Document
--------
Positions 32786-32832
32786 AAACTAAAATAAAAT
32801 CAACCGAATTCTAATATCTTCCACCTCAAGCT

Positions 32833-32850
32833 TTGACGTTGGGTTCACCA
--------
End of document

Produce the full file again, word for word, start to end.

Positions 32786-32832
32786 AAACTAAAATAAAAT
32801 CAACCGAATTCTAATATCTTCCACCTCAAGCT

Positions 32833-32850
32833 TTGACGTTGGGTTCACCA